The Power of Gratitude

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Written by Damon Enkeboll

With Thanksgiving rapidly approaching, many of us are taking the time to take stock of what we are thankful for. In my family, everyone sits around the dinner table and states what they are grateful for this year. 

I hate being put on the spot, so I often write out a list in advance. This year, my gratitude list is fairly long–I’m thankful that I have a job that accommodates my busy college schedule, for example, and bosses and coworkers who are understanding of my college commitments. I’m grateful to my professors who are giving me an education that will take me far. I’m thankful that my family and friends have stayed safe during the global pandemic that has affected us all so deeply over the past year and a half. 

I find that naming my sources of gratitude helps me feel better. I’m not alone in that feeling, and psychologists have actually been researching the link between gratitude and improved happiness. Dr. Martin Seligman from the University of Pennsylvania performed a study where participants performed positive actions and scored their happiness. One of the tasks the participants had to perform was writing a letter to someone who had an impact on their life but had not been properly thanked for their kindness. Upon writing these letters and delivering them, Dr. Seligman found that the participants’ happiness scoring increased and stayed that way for a month. Dr. Seligman noted that this action of gratitude had the greatest effect of any of the positive action tests. 

Dr. Seligman is not the only one studying the effects of gratitude on health and wellbeing. In 2016, Laura S. Redwine, PhD. et al published a study in which participants with Stage B heart failure wrote gratitude journals. The researchers found that those who kept a journal for two months and reflected daily on what they were thankful for had lower levels of inflammatory hormones. The researchers also found that participants had a lower heart rate during strenuous exercise. Given these studies, signs point to gratitude not only making you feel better, but possibly improving your overall health as well.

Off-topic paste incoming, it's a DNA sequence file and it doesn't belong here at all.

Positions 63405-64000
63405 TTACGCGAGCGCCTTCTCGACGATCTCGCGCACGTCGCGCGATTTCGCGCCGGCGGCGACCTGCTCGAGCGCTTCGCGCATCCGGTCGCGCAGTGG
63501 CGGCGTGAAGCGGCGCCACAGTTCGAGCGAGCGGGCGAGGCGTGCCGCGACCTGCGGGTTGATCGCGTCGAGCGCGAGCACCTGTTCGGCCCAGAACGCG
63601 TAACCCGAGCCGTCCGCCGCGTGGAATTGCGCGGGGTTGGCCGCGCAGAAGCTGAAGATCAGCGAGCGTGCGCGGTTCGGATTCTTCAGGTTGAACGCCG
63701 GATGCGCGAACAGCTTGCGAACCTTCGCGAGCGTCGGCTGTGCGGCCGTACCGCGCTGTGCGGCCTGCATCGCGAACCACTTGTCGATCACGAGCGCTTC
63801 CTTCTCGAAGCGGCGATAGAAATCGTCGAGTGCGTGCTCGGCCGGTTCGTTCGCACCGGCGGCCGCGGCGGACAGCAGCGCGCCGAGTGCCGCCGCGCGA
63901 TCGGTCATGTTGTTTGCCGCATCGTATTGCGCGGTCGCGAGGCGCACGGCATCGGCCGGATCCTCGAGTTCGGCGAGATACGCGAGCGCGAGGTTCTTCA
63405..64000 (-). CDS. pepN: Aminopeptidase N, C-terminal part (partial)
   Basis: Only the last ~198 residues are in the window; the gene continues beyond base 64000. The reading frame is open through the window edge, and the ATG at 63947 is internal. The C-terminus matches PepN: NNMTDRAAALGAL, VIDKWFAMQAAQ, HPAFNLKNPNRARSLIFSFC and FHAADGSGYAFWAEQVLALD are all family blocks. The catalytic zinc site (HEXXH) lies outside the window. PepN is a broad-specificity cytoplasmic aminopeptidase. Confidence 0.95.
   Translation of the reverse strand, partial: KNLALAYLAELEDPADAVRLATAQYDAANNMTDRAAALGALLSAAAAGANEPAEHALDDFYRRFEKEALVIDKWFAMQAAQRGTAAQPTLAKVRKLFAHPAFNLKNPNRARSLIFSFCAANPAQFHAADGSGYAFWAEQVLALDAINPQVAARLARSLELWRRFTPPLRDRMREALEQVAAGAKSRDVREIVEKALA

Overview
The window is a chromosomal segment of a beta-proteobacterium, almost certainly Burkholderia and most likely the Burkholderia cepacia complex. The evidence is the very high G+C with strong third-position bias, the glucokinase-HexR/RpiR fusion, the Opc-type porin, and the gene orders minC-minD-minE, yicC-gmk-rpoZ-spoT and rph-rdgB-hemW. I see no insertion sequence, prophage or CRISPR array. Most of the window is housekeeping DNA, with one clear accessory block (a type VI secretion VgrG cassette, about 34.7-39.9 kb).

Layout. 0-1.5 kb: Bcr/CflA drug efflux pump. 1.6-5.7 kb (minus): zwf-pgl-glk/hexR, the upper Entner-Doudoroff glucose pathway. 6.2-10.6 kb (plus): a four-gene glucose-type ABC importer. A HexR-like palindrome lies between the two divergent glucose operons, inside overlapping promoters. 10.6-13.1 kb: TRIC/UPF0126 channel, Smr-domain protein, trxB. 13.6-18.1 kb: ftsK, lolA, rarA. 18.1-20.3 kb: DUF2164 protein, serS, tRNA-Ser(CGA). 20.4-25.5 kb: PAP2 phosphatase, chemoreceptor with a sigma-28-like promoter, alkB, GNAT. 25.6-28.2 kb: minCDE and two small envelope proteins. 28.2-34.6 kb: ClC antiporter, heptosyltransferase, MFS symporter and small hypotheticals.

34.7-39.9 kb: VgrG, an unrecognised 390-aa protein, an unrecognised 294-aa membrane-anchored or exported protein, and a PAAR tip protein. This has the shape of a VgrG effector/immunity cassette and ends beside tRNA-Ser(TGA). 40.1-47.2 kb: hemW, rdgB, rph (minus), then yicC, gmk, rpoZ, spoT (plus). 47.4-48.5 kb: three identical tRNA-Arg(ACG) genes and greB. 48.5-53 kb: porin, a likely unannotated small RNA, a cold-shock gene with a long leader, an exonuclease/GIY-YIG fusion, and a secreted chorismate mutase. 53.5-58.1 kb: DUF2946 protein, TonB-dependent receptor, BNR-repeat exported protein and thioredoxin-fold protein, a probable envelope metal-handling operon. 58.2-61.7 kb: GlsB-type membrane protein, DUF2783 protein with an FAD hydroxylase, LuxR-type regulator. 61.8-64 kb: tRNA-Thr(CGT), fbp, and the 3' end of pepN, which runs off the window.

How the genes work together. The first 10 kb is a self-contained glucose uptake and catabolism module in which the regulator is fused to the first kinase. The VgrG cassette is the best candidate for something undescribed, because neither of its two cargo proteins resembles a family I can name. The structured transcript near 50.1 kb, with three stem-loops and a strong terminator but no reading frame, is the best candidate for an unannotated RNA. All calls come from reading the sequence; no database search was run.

Thanksgiving is an obvious time for showing gratitude to those around us. As I do every year, I will be making a list to present at dinner with my family; I also intend to use gratitude to make improvements in my life. 

There are many ways to reflect on what you are thankful for. Here are a few of my favorites:

  1. Start a gratitude journal – Like the participants of the heart health study, write down three or four things daily that you are grateful for.
  2. Meditation – Take 15 minutes to sit silently. Breathe deeply and reflect on the things that happened to you today that you are thankful for.
  3. Write a thank-you card – Did someone do something nice for you today? Yesterday? Five years ago? Write them a letter thanking them for their kindness. Dr. Seligman’s study showed that this is a great way to improve your overall happiness.

However you choose to reflect on and express your gratitude, I would encourage you to do it often. Thanksgiving is an excellent time to start, but exploring gratitude year round is key to maintaining well-being. 


Seligman, M. E. P., Steen, T. A., Park, N., & Peterson, C. (2005). Positive Psychology Progress: Empirical Validation of Interventions. In American Psychologist (Vol. 60, Issue 5, pp. 410–421). American Psychological Association (APA).

Redwine, L. S. PhD. et al. Pilot Randomized Study of a Gratitude Journaling Intervention on Heart Rate Variability and Inflammatory Biomarkers in Patients With Stage B Heart Failure. In Psychosomatic Medicine, 78 (6), 667-676. doi: 10.1097

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